Doctors who insist on bed rest for patients with acute back pain are probably making the situation worse. Instead, they should be sending the sufferer to a physiotherapist or chiropractor, the UK Clinical Standards Advisory Group has concluded.

In a damning report of back pain treatment in Britain, the group says that current practices are adding to chronic problems and disabilities.

Bed rest can cause long term problems, they point out, and up to 95 per cent of sufferers could be treated by a chiropractor if the pain did not recede within three days. Bed rest should be recommended only in the most extreme of cases, and then only for a few days.

Back pain accounts for 52 million lost work days every year in Britain. In 1993, 1.6 million British people went to hospital for treatment of their backs.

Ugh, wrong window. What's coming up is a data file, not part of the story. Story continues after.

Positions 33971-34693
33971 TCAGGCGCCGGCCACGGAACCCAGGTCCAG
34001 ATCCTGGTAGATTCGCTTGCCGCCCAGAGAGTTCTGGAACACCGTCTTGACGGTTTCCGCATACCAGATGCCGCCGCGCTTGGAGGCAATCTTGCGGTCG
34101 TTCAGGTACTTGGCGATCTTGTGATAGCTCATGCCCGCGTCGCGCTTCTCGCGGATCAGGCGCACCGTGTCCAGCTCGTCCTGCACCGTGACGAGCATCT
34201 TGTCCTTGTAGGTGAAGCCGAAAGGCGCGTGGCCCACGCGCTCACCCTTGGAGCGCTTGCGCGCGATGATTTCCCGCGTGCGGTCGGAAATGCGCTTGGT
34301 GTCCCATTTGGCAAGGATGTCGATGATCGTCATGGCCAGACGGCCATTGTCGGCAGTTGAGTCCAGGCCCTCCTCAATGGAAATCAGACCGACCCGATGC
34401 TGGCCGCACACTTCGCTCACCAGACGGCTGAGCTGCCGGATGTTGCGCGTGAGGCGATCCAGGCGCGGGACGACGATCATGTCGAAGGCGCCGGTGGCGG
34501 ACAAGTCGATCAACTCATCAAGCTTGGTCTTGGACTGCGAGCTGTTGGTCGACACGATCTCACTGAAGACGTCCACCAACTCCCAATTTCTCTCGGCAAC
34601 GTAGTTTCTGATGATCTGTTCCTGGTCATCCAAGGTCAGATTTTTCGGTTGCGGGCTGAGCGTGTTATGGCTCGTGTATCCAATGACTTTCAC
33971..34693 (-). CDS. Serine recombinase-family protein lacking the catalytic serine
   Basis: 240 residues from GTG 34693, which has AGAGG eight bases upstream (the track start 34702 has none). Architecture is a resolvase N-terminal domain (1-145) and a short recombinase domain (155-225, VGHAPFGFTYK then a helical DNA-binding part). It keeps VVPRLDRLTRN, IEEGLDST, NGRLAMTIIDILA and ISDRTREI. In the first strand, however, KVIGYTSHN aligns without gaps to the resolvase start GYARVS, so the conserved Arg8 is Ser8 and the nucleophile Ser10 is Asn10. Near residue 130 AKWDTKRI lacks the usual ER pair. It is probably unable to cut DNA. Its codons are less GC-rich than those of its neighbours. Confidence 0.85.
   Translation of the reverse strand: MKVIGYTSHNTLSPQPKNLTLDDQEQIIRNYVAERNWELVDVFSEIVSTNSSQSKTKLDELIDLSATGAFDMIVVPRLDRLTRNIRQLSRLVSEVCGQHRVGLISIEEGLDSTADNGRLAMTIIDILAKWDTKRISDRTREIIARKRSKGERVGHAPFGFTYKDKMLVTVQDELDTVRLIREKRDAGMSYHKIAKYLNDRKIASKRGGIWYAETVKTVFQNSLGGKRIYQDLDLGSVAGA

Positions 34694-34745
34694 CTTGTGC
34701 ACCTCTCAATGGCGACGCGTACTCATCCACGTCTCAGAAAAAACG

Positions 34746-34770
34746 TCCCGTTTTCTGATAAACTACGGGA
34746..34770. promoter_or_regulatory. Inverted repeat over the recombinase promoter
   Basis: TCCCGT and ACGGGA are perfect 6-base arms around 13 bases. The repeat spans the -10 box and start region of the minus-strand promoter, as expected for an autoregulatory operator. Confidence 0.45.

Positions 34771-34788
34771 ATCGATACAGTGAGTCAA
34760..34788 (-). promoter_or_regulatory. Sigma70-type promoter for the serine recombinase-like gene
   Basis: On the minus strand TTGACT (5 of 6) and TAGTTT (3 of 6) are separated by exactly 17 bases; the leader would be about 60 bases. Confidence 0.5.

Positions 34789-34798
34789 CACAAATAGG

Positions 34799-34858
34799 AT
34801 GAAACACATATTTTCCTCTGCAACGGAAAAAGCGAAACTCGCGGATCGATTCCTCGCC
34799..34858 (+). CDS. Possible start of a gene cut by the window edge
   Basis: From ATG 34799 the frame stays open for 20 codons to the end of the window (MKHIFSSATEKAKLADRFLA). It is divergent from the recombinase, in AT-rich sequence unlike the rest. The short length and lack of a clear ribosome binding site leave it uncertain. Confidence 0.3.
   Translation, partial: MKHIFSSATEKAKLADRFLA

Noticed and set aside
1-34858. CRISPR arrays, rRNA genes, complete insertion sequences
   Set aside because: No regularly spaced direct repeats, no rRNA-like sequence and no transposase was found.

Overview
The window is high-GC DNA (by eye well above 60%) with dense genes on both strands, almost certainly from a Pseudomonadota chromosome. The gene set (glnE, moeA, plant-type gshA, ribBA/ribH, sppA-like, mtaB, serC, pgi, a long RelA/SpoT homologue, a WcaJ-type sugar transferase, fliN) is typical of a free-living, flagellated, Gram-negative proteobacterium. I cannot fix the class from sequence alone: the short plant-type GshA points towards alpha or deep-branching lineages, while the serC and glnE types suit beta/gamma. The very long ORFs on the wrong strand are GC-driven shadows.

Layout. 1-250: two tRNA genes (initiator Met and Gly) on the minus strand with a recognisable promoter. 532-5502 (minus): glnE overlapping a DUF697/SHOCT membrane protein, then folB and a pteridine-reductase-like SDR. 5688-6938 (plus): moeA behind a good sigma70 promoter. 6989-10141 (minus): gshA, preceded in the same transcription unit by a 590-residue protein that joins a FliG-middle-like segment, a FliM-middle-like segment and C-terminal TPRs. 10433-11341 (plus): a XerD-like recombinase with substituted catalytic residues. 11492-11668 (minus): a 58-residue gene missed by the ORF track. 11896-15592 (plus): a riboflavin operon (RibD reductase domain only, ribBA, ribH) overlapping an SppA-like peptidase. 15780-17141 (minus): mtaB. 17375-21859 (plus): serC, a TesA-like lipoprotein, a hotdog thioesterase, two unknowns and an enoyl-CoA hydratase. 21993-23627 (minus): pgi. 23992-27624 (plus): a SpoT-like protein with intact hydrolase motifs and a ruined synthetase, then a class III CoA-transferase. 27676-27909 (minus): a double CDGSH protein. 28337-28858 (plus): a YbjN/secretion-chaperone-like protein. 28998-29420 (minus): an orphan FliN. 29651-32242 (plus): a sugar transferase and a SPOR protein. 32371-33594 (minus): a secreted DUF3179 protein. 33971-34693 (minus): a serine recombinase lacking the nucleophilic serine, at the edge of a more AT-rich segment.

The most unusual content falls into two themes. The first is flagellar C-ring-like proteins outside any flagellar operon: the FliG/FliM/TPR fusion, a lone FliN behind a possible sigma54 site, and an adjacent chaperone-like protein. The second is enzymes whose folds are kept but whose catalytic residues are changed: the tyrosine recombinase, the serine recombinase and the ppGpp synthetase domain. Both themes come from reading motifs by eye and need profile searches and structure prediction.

l Acute, low back pain is best treated by mild exercise, such as walking and swimming, the US Federal Agency for Health Care has said. It found no scientific evidence to support spinal traction and acupuncture. Like its British counterparts, it rejected bed rest, oral steroids and electrical stimulation.

They concurred that spinal manipulation, as given by chiropractors and osteopaths, for example, could relieve pain, especially if given within the first month.

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What Doctors Don't Tell You Written by What Doctors Don't Tell You

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